Great success for Team Turtle last week - with three rescued and rehabilitated sea turtles released into the wild!

All three sea turtles – green sea turtle Delta, eastern pacific green sea turtle Taka and loggerhead sea turtle Puck, were brought to our Zoo veterinary hospital by the Department of Conservation after being found in a critical condition on Piha, Takapuna and Kaitaia beaches, respectively.

Arriving dehydrated, with low body temperatures and their own individual and urgent veterinary needs, each turtle was able to be stabilised and treated by our veterinary team before being transferred to our wonderful conservation partners at SEA LIFE Kelly Tarlton's Aquarium for the next stage in their care.


After an involved rehabilitation process, SEALIFE Kelly Tarltons were able to safely release the turtles into the ocean at Poor Knights Island Marine Reserve last Thursday, accompanied by the kaumatua of Ngātiwi, students from Te Kura o Waikare and Auckland Zoo veterinarian Kimberly and vet nursing assistant Claire.

"These three species are all endangered in the wild, so it’s incredibly rewarding to be able to work together to give these individual animals a second chance at life,” says Auckland Zoo vet nurse, Celine Campana, who has been involved in sea turtle rescue, rehabilitation, and field conservation for many years. “These are also very long-lived marine species, so given the right conditions out there in the wild, each of these three animals has the opportunity to go on and reproduce and contribute to the future of its species population – which is what we all hope they’ll get to do!”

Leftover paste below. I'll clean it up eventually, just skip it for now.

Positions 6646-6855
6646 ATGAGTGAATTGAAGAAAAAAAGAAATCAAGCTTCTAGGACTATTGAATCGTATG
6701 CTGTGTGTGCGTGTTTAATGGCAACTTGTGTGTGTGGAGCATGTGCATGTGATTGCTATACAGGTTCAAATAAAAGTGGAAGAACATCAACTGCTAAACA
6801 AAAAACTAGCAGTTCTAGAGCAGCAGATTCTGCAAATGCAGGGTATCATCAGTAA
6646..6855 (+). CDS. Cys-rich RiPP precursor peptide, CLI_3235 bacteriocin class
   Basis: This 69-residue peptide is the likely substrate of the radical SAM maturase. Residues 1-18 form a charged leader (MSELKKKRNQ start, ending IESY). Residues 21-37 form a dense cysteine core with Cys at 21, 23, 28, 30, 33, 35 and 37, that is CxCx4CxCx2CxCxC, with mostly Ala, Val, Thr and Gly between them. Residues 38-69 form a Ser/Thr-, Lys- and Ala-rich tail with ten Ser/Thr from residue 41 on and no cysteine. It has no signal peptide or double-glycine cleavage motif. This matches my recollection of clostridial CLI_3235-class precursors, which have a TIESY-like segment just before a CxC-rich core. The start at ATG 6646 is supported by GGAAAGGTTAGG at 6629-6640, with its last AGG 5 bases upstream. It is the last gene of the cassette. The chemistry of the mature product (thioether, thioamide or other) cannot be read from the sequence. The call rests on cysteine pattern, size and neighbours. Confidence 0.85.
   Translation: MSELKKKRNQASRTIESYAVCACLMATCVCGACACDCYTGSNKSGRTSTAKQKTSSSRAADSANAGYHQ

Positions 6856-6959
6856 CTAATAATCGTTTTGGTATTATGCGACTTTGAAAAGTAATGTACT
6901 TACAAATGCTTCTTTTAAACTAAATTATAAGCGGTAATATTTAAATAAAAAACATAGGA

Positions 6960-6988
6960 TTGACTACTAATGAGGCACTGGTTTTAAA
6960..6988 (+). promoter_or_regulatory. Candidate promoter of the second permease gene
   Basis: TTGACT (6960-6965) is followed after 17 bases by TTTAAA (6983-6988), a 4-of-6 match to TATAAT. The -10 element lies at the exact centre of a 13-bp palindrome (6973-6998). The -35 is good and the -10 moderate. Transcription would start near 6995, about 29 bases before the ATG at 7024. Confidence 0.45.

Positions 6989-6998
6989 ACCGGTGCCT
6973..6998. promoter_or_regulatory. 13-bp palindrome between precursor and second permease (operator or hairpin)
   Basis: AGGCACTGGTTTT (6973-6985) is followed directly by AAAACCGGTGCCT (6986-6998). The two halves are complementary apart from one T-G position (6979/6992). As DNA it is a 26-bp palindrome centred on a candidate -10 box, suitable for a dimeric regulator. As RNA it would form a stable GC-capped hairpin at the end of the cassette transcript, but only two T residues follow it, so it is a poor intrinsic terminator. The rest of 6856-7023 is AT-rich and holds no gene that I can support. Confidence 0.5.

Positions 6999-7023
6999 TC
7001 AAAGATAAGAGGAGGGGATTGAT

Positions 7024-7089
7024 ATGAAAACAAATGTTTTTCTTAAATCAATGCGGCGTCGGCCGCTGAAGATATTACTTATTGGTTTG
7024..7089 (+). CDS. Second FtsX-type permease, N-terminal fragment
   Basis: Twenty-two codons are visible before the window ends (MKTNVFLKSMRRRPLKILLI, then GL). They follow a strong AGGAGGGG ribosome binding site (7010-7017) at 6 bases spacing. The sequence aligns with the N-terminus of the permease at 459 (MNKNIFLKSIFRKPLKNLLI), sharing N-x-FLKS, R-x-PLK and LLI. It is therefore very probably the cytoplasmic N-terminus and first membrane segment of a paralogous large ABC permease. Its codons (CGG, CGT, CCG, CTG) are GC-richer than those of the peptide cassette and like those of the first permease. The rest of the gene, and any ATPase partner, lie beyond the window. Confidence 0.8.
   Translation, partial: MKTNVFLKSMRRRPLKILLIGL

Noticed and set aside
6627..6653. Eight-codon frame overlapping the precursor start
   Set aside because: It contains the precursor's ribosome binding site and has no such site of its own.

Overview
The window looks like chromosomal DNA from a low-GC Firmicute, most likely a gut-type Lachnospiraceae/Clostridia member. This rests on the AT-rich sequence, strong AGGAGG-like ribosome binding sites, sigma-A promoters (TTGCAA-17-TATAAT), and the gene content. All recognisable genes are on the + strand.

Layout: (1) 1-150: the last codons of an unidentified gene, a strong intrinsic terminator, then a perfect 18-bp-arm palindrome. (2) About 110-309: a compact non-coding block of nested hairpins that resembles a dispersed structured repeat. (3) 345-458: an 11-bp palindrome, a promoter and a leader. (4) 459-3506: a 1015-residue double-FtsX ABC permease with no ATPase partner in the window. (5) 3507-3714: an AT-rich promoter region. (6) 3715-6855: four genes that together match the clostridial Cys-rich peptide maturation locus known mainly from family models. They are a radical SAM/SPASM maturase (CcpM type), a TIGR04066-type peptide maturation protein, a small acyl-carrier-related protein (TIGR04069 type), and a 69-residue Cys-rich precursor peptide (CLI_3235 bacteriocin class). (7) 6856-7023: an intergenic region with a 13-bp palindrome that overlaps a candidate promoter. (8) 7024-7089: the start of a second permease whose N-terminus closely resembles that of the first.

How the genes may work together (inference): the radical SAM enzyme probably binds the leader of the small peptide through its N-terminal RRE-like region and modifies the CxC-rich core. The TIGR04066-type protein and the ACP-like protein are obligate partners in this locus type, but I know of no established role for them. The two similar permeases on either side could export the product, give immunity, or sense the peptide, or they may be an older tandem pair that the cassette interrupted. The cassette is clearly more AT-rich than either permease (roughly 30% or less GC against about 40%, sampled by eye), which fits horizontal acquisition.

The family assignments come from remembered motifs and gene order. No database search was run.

Three rehabilitated sea turtles are released into Poor Knights Island Marine Reserve

SEA LIFE Kelly Tarlton’s curator Andrew Christie says the annual turtle release is always an incredibly rewarding experience and this year was no different. “It’s always a bittersweet occasion when we release turtles back into the ocean after dedicating so much time and effort into rehabilitating them. Of course it is unavoidable that the team develop strong bonds and really care for these turtles, so today is full of mixed emotions as we say goodbye to our friends, but know that we release them with the best chance for them to thrive in the wild and live long healthy lives. We have given them another chance which they otherwise wouldn’t have had."

Sea turtles only come onto New Zealand beaches as a last-ditch attempt to save themselves, when they are already critically unwell. If you spot an injured or stranded sea turtle at the beach, please do not approach it. Call DOC immediately on their emergency hotline 0800 DOC HOT so they can get the right people involved – like these amazing conservation-minded citizens did.